Newton’s third law of motion — for every action there is an equal and opposite reaction — was on full display this week after NATO and the G7 took a tougher public line on China.
The ink was barely dry on the communiques from both summits before Beijing authorized an aerial show of force in the skies over Taiwan.
On Tuesday, what Taiwanese defence officials described as a “record number” of Chinese military aircraft (28 in all) flew into the self-governing island’s airspace — an action widely interpreted as Beijing aiming an extended middle finger at the world’s leading western democracies.
The same day, Chinese Foreign Ministry spokesperson Zhao Lijian condemned the rhetoric and measures coming out of last weekend’s G7 summit in Cornwall as an attempt to interfere “in China’s internal affairs.”
NATO — an even more blunt instrument on the international stage — went further than the Group of Seven countries and declared China a security threat to western nations.
Is NATO going global?
Significantly, NATO promised to deepen partnerships across the Asia-Pacific, especially with Australia, Japan, New Zealand and the Republic of Korea.
It’s also seeking out new friends in “countries across Latin America, Africa and Asia,” said NATO Secretary General Jens Stoltenberg.
In some respects, this week’s summit in Brussels laid more groundwork for NATO to go global — a notion that’s been quietly percolating since the former Trump administration pushed China onto the alliance’s agenda at the last summit eighteen months ago in London.
Without much fanfare and amid the usual blizzard of pandemic headlines, foreign ministers from Australia, Japan, New Zealand and South Korea were for the first time invited last December to take part in a NATO foreign ministerial meeting to discuss common policy and Beijing’s growing assertiveness.
“China’s not an adversary,” Stoltenberg insisted this week — even as he pointed out that China’s new icebreakers suggest it has designs on the Arctic, that China participated in military exercises with Russia in the Euro-Atlantic sphere, that it increased the size of both its nuclear arsenal and its conventional military and conducted aggressive cyber-campaigns by, among other things, spreading disinformation.
‘China is coming closer to us’
“We are concerned by China’s coercive policies, which stand in contrast to the fundamental values enshrined in the Washington Treaty,” said Stoltenberg, referring to NATO’s foundational document.
The secretary general also argued that increased cooperation with Asian countries “is not about moving NATO to Asia” but rather recognizes how “China is coming closer to us.”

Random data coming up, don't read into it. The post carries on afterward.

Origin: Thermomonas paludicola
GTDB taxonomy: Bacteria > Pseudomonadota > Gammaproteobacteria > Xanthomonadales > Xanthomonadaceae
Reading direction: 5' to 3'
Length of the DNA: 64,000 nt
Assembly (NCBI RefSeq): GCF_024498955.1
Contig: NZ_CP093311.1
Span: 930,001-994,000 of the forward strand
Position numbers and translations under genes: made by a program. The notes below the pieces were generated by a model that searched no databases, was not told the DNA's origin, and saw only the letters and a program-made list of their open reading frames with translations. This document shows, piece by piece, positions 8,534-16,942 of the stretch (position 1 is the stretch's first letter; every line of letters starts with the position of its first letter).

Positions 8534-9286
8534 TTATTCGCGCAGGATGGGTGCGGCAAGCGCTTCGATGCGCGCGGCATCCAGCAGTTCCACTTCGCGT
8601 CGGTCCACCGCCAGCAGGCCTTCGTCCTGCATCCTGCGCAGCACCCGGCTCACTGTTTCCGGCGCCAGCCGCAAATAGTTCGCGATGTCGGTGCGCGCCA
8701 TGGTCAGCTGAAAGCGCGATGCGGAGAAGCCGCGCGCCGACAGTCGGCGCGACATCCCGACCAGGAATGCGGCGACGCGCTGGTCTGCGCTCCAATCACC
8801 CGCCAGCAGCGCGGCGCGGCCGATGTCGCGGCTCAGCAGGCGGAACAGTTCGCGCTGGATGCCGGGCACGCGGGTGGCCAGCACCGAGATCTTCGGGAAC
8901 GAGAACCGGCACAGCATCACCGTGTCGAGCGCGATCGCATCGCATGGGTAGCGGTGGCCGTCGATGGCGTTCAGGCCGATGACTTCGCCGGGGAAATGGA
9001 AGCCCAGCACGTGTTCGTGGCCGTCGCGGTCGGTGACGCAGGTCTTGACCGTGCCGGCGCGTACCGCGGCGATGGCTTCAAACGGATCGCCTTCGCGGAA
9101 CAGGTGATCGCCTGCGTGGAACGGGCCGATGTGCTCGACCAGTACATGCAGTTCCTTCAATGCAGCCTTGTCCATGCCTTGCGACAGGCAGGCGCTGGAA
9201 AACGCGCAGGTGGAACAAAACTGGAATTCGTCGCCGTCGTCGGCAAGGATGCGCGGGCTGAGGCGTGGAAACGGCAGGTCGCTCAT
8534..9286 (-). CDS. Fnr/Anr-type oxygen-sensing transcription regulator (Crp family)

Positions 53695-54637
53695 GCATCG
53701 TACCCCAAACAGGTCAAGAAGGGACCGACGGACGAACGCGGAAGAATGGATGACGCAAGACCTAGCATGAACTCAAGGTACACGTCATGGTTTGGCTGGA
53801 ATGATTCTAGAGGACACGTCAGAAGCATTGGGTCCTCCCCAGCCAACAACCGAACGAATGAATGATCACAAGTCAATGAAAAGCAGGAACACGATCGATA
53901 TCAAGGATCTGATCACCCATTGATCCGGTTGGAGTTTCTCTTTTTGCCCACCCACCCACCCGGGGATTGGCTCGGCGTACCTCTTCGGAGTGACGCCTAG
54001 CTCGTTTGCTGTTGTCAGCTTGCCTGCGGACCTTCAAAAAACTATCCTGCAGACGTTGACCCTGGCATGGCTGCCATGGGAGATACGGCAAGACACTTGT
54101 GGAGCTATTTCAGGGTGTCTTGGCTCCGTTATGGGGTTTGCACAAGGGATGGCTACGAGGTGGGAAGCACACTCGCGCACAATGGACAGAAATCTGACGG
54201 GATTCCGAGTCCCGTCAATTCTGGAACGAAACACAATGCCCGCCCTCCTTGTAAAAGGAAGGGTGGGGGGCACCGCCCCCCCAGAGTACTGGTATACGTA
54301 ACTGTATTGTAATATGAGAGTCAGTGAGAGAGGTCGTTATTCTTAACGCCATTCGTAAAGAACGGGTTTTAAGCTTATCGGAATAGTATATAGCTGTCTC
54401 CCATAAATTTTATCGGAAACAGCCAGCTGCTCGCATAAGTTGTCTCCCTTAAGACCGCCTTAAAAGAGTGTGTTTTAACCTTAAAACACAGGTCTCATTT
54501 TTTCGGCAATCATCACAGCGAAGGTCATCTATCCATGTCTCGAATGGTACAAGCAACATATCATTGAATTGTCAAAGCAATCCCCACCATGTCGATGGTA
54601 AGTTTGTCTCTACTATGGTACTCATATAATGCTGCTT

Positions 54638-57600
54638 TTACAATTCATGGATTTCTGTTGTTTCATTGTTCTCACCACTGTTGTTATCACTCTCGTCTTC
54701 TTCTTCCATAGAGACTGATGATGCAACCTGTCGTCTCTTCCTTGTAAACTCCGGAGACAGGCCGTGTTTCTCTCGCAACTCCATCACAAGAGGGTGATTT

The events of the past week in some ways complement efforts by the administration of U.S. President Joe Biden to breathe life into its Quadrilateral Security Dialogue, involving the mutually wary nations of Australia, India, Japan and South Korea.
And while the move to reach out to Asia-Pacific partners might make the “North Atlantic” part of NATO’s name seem passé, one defence expert said there are divisions and long-held grudges among the countries being courted for this deeper security partnership.
“I think this call for greater engagement in the Asia-Pacific with NATO’s partners is absolutely timely, considering that the traditional role that the U.S. has played in Asia to maintain a strategic balance was being questioned under the Trump administration,” said Tina Park, vice president of the NATO Association of Canada.
Japan and South Korea have a particularly prickly relationship, dating back to the brutal occupation of the Korean peninsula by the Japanese in the years leading up to and during the Second World War.
In late 2018, a South Korea destroyer locked targeting radar on a Japanese patrol plane — a confrontation that spiraled into a major diplomatic incident. The two countries have argued over territorial claims and Japan’s refusal to recognize and apologize for the treatment of Korean
“These are just some of the issues that may get in the way for future cooperation between Seoul and Tokyo when it comes to defence issues,” said Park.
“While the idea of having Asian partners is very pragmatic and very positive for NATO, the actual practice of bringing these partner nations together to align with NATO’s strategic objectives will not be an easy task. But I think it’s something we should keep trying.”
Even within the current 30 member alliance, there are differences of opinion on the Asia-Pacific pivot. Some European members that signed on to NATO specifically for protection from Russia are more concerned about Moscow’s next moves than whatever Beijing has planned.
Appearing on a panel Monday with Prime Minister Justin Trudeau at the Brussels Forum of the German Marshall Fund of the United States, Estonian Prime Minister Kaja Kallas made it clear she believes the major security threat is the one in her front yard — the border between her country and Russia.
“Russia is a clear threat is what we also stress here, because of Russia’s aggression,” she said. “They have definitely shown with deeds.”
Trudeau said he believes the alliance has the capacity to “walk and chew gum at the same time” in dealing with both authoritarian rivals.
This past spring saw a small but riveting illustration of why China has rocketed onto NATO’s radar: the arrest and conviction of an Estonian national — a prominent marine scientist who was spying for China.
Tarmo Kouts spilled secrets to Chinese military intelligence. Until last year, he was vice president of NATO’s Centre for Maritime Research and Experimentation.